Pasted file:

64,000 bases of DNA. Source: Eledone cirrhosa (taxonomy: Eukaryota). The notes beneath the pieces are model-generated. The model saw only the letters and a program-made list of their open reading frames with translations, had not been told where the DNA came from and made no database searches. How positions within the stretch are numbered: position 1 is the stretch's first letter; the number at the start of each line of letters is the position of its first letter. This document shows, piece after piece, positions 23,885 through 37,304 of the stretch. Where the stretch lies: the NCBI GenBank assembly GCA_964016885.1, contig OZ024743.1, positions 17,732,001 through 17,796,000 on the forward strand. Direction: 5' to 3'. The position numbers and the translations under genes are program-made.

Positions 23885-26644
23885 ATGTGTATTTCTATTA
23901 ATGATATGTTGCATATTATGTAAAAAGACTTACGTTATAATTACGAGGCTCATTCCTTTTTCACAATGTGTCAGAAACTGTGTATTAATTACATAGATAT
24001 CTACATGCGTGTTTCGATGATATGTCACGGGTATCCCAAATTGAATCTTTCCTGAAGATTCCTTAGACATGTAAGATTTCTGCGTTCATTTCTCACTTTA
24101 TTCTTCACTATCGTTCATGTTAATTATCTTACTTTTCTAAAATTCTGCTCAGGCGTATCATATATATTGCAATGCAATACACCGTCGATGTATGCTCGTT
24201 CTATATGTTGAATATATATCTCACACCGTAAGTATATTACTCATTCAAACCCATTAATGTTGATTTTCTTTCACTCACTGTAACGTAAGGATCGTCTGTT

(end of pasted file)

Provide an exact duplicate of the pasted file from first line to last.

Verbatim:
64,000 bases of DNA. Source: Eledone cirrhosa (taxonomy: Eukaryota). The notes beneath the pieces are model-generated. The model saw only the letters and a program-made list of their open reading frames with translations, had not been told where the DNA came from and made no database searches. How positions within the stretch are numbered: position 1 is the stretch's first letter; the number at the start of each line of letters is the position of its first letter. This document shows, piece after piece, positions 23,885 through 37,304 of the stretch. Where the stretch lies: the NCBI GenBank assembly GCA_964016885.1, contig OZ024743.1, positions 17,732,001 through 17,796,000 on the forward strand. Direction: 5' to 3'. The position numbers and the translations under genes are program-made.

Positions 23885-26644
23885 ATGTGTATTTCTATTA
23901 ATGATATGTTGCATATTATGTAAAAAGACTTACGTTATAATTACGAGGCTCATTCCTTTTTCACAATGTGTCAGAAACTGTGTATTAATTACATAGATAT
24001 CTACATGCGTGTTTCGATGATATGTCACGGGTATCCCAAATTGAATCTTTCCTGAAGATTCCTTAGACATGTAAGATTTCTGCGTTCATTTCTCACTTTA
24101 TTCTTCACTATCGTTCATGTTAATTATCTTACTTTTCTAAAATTCTGCTCAGGCGTATCATATATATTGCAATGCAATACACCGTCGATGTATGCTCGTT
24201 CTATATGTTGAATATATATCTCACACCGTAAGTATATTACTCATTCAAACCCATTAATGTTGATTTTCTTTCACTCACTGTAACGTAAGGATCGTCTGTT